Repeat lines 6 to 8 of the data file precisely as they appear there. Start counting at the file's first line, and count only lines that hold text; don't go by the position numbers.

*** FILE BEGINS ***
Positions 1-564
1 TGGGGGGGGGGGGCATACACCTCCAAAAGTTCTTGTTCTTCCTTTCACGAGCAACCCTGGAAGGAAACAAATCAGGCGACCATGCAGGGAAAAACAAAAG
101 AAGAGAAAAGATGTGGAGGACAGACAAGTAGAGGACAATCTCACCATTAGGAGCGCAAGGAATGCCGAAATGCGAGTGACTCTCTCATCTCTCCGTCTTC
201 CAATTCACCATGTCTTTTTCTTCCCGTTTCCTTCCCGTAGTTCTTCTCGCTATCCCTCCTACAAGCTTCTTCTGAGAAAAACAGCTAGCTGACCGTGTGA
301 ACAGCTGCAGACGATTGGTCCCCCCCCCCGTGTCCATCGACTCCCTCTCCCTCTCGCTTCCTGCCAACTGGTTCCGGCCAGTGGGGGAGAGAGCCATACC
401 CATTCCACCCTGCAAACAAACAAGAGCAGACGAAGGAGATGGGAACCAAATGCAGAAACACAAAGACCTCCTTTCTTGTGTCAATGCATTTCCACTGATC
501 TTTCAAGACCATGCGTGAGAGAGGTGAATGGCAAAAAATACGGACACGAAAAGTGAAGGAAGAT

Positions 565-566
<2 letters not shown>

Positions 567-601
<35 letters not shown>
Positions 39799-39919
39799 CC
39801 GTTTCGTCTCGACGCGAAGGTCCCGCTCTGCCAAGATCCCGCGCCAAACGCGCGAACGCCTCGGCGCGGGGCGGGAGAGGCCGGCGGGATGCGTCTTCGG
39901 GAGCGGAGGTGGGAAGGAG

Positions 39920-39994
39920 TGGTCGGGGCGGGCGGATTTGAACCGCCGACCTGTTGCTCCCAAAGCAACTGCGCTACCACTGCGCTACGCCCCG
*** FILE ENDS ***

401 CATTCCACCCTGCAAACAAACAAGAGCAGACGAAGGAGATGGGAACCAAATGCAGAAACACAAAGACCTCCTTTCTTGTGTCAATGCATTTCCACTGATC
501 TTTCAAGACCATGCGTGAGAGAGGTGAATGGCAAAAAATACGGACACGAAAAGTGAAGGAAGAT

Positions 565-566